This project investigates the knowledge tradition that is interwoven with the history of one book: De sphaera of Johannes de Sacrobosco.
During the first half of the thirteenth century in Paris, Johannes de Sacrobosco compiled a new and original tract entitled Tractatus de sphaera. The handwritten text, of which several contemporary copies—apart from the original—have survived, is an elementary text on geocentric cosmology. It is a simple, late medieval description of the geocentric cosmos in the form of a synthesis based on the Aristotelian and Ptolemaic worldviews. The original text also inherited relevant aspects from a series of astronomic works compiled earlier by Arabic scholars like al-Farghani and Thābit ibn Qurra.
The Sphere of Sacrobosco does not show the typical structure of a late medieval commentary: both new and older scholars are cited, but not commented on. The compilation of this treatise is in fact the consequence of an emerging intellectual need for new knowledge; it demonstrates a cultural demand that evolved during the thirteenth century for acquiring knowledge in astronomy and cosmology on a qualitative and descriptive basis, which is framed by a university network that was in the midst of establishing itself.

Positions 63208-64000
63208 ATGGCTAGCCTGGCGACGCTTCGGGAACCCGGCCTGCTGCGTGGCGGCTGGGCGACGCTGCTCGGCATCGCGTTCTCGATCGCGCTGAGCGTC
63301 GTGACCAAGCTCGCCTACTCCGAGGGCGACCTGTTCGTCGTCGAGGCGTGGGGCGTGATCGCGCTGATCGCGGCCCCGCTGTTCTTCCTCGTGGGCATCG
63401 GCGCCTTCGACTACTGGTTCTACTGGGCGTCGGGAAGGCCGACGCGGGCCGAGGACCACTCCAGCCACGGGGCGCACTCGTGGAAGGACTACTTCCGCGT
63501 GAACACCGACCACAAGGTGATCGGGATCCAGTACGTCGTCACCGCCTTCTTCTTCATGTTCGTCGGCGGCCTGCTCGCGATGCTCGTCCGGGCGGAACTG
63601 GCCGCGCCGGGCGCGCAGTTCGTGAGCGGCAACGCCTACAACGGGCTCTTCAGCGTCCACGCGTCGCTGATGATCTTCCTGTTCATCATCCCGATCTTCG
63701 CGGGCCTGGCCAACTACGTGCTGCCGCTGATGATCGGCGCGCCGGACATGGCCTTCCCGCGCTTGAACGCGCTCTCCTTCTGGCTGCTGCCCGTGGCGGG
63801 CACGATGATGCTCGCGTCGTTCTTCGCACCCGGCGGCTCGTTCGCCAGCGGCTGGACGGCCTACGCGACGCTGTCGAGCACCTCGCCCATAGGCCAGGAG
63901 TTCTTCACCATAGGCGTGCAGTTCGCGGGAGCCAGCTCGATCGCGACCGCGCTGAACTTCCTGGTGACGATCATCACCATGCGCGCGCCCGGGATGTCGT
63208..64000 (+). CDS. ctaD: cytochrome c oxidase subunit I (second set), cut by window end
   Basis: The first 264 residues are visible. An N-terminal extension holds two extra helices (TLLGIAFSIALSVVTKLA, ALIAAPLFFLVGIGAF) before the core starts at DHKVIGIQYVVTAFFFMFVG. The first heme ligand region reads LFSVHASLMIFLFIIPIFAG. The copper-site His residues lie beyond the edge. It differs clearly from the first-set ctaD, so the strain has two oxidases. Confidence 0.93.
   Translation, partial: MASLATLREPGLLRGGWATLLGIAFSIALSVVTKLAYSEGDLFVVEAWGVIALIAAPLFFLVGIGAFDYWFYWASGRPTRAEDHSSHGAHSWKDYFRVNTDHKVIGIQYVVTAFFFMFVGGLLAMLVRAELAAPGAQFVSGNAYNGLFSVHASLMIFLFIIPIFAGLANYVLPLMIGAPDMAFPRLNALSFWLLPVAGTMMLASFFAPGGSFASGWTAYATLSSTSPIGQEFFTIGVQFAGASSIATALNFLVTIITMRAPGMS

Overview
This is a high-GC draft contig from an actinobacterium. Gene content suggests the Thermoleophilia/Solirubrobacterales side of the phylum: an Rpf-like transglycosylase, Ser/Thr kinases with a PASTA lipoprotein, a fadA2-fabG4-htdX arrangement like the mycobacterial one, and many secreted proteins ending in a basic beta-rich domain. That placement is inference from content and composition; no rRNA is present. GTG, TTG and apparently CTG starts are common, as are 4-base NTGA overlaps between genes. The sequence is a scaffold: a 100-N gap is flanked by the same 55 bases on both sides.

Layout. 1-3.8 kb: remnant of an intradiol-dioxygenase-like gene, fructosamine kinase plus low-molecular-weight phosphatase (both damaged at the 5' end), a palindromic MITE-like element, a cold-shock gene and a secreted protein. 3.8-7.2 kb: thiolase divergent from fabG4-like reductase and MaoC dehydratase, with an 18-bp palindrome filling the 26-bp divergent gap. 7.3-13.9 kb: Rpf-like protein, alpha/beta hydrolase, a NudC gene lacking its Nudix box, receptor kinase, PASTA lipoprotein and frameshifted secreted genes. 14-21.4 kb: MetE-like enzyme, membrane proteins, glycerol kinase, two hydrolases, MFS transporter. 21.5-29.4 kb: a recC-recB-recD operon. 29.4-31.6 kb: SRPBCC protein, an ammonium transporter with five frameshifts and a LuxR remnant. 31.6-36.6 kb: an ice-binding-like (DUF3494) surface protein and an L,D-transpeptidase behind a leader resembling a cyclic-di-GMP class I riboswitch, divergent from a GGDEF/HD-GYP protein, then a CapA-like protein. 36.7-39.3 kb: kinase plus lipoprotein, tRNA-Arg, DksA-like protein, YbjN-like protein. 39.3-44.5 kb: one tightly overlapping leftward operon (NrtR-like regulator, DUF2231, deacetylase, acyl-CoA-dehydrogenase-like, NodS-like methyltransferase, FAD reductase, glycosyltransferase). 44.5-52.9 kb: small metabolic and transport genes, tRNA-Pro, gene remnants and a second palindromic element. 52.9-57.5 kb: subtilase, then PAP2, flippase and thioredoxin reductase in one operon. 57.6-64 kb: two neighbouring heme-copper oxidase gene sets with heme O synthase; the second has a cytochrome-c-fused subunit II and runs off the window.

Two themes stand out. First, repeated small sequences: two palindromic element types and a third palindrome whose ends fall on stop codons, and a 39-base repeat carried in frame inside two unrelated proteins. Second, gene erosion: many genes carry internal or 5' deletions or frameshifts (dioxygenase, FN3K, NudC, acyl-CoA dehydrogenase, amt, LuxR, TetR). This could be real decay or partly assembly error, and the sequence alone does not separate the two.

Although The Sphere was not a commentary, it soon began undergoing a process of transformation by means of the practice of commenting and it became a mandatory course in all European universities up until the seventeenth century—well beyond the publication of Nicolaus Copernicus’ De revolutionibus orbium coelestium in 1543, which proposed a heliocentric structure of the cosmos. The scientific tradition of this period is mirrored by the history of the treatise on The Sphere, which shaped the growing society of knowledge built around the growing number of universities, courts, and all places in which knowledge training took place, such as artist workshops, Abaco schools, and religiously-oriented centers.
On the basis of an extended census of the historical sources, the project aims to reconstruct the transformation process—and its mechanisms—undergone by the treatise, and so to explore the evolutionary path, between the thirteenth and the seventeenth centuries, of the scientific system pivoted around cosmological knowledge: the shared scientific identity of Europe.